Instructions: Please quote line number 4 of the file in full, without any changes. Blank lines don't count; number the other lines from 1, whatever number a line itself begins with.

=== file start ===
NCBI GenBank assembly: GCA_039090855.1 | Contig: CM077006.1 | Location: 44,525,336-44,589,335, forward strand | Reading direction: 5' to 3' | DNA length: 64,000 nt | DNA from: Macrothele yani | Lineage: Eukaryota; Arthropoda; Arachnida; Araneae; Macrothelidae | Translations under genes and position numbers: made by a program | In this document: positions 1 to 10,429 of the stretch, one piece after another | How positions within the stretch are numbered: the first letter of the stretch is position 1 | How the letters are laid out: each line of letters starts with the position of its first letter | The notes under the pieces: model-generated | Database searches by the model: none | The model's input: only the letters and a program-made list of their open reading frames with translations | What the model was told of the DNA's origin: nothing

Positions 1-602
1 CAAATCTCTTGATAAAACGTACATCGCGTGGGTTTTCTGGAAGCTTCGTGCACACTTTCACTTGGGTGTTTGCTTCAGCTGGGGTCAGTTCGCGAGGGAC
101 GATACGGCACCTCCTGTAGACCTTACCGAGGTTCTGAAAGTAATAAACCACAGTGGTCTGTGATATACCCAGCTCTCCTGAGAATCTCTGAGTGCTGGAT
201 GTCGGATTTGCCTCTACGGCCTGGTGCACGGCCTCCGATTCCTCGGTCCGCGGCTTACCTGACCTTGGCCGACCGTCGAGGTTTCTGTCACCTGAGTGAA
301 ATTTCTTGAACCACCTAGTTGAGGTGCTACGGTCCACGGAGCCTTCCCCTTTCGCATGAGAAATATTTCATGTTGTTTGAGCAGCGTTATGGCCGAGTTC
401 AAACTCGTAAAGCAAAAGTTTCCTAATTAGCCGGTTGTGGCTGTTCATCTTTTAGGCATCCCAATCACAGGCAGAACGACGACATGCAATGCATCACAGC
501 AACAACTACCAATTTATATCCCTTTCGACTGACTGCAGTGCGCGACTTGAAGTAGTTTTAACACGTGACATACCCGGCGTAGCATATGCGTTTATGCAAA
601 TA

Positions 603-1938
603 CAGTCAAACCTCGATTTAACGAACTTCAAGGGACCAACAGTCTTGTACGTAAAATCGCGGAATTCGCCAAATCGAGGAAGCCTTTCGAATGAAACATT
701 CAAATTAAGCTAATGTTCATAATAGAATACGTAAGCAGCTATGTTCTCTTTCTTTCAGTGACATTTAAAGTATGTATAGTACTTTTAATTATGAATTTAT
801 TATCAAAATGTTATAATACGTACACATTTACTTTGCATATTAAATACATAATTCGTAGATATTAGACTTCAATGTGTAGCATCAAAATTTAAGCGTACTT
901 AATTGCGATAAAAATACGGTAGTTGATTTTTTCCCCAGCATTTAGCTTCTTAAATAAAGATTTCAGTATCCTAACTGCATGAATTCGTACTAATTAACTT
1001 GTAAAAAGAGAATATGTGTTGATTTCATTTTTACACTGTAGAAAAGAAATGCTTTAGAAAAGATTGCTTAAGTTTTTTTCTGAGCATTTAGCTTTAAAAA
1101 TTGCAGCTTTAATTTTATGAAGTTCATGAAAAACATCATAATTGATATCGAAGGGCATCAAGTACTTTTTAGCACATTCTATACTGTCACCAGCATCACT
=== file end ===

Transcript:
101 GATACGGCACCTCCTGTAGACCTTACCGAGGTTCTGAAAGTAATAAACCACAGTGGTCTGTGATATACCCAGCTCTCCTGAGAATCTCTGAGTGCTGGAT